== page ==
Trainees well placed

Matamata Chronicle - - News - By IRIS RID­DELL

Giv­ing stu­dents a chance to live and work on a Kiwi farm is ev­ery­day busi­ness for Job Bru­ins.

Mr Bru­ins is man­ag­ing di­rec­tor of Marvin Farm Ser­vices in Mata­mata, a po­si­tion he’s held for the past nine years.

‘‘They come here for var­i­ous rea­sons but there’s al­ways a good one: For a gap year, or be­cause they need to have so many years’ prac­ti­cal ex­pe­ri­ence for their diplo­mas and they choose New Zealand, or they come af­ter they’ve fin­ished col­lege be­fore go­ing back to the home farm to get some knowl­edge.’’

He also re­ceives re­quests from farm­ers around the coun­try, look­ing for will­ing work­ers to fill a tem­po­rary po­si­tion on the farm.

Re­fer­ring to an enor­mous board cov­ered with names and pho­to­graphs, Mr Bru­ins matches each ap­pli­cant to a well-suited farm.

‘‘They have to be an as­set to the farm­ing op­er­a­tion. It’s not a hol­i­day; it’s a work­ing hol­i­day.’’

Most of the ap­pli­cants are from abroad – pre­dom­i­nantly from Eng­land and Ire­land, and also Canada, Hol­land, Den­mark and France – but the ser­vice is also of­fered to Ki­wis.

Re­becca Turner, orig­i­nally from York­shire, got in­volved with the Marvin scheme nine years ago with a place­ment to com­plete her agri­cul­ture de­gree. She came back for five months last year and now holds a full­time po­si­tion on a farm in Te Poi.

‘‘It’s a bril­liant way to get used to the dairy in­dus­try in this coun­try and I’ve made some re­ally good friends,’’ she said.

‘‘Marvin is a re­ally good scheme for peo­ple from over­seas, be­cause they take care of ev­ery­thing.’’

When Ms Turner first ar­rived in New Zealand, she had never even milked a cow. Dur­ing her place­ments, she worked at more than six farms from Otoro­hanga to Feild­ing and learned ev­ery­thing she needed to know.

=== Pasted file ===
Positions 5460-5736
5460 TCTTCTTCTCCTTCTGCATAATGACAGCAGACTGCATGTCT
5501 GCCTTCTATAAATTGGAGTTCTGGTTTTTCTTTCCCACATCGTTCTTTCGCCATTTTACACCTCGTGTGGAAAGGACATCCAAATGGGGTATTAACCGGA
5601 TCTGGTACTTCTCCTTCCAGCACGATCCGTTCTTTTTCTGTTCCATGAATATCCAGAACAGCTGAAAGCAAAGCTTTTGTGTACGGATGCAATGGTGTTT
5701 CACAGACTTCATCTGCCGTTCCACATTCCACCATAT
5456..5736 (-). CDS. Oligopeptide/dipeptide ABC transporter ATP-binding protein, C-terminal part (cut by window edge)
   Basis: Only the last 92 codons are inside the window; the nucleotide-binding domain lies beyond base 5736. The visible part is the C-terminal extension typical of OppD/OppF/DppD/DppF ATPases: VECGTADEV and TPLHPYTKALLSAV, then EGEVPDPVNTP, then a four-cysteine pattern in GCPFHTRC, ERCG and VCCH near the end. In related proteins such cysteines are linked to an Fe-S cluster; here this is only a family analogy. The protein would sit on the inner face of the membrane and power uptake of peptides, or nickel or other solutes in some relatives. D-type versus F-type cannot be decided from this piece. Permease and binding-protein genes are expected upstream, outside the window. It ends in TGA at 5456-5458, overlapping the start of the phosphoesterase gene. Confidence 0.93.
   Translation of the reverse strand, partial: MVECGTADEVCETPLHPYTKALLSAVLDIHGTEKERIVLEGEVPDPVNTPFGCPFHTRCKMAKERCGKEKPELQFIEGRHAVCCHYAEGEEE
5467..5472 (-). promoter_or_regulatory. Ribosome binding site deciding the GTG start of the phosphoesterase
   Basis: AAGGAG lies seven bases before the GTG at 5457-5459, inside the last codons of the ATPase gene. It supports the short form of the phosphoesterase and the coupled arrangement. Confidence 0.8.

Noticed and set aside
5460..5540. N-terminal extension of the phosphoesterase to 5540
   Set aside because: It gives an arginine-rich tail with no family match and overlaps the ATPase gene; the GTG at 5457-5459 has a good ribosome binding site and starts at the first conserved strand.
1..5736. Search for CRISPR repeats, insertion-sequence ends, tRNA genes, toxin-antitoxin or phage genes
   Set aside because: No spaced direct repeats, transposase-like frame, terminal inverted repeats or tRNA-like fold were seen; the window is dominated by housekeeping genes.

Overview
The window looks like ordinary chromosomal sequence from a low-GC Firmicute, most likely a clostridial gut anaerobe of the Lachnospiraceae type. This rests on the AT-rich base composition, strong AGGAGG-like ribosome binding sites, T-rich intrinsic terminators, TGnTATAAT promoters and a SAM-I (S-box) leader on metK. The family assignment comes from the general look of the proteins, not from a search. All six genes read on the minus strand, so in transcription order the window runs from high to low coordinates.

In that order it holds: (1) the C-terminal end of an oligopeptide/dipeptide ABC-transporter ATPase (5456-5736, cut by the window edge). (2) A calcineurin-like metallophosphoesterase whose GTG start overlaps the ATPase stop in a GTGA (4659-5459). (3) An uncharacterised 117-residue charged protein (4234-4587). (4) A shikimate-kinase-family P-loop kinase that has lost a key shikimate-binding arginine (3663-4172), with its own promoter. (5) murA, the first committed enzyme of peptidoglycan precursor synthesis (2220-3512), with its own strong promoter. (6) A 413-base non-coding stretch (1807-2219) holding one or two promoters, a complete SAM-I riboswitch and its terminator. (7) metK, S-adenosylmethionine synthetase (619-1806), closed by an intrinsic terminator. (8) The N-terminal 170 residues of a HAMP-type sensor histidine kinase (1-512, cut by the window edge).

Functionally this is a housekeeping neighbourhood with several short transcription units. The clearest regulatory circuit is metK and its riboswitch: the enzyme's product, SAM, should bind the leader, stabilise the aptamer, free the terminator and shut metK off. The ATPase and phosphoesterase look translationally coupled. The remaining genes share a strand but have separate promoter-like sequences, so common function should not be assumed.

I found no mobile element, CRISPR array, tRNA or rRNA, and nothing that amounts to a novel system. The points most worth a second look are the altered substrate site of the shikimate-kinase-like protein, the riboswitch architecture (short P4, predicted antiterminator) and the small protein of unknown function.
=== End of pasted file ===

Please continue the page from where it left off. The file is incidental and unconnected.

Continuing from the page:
‘‘The farm­ers that take on Marvin staff are so good to you. They are happy to teach and you be­come part of their fam­ily, re­ally,’’ she said.

‘‘That’s one of the great things about New Zealand, peo­ple are will­ing to help.’’ About 80 to 100 peo­ple go through Marvin ev­ery year but Mr Bru­ins said they could do with more.

‘‘There’s a lot of de­mand but it’s about get­ting a good num­ber of the right staff. If we don’t have staff we can’t run, we’re like a shop with noth­ing on the shelves.’’

He said they were quite se­lec­tive with who they al­lowed in to the scheme and looked for cer­tain qual­i­ties.

‘‘They need to have good pa­pers, good char­ac­ter and ide­ally, prac­ti­cal ex­pe­ri­ence on a farm,’’ he said.

‘‘Dairy farm­ing is not for the faint of heart. It’s a good job and there’s good money to be made but you have to know what dis­ci­pline is. It means that ev­ery day, 5 o’clock, it’s cups on.’’

Mr Bru­ins came to New Zealand from Hol­land with his wife Door 35 years ago and they set up just out­side Mata­mata as or­chardists.

They later owned a shop in town, then bought Marvin Farm Ser­vices from pre­vi­ous owner Barry Ha­zle­hurst ‘‘when we were look­ing for an­other ad­ven­ture’’.

‘‘Un­for­tu­nately, Barry passed away ear­lier this month of a heart

Newspapers in English

Newspapers from New Zealand

© PressReader. All rights reserved.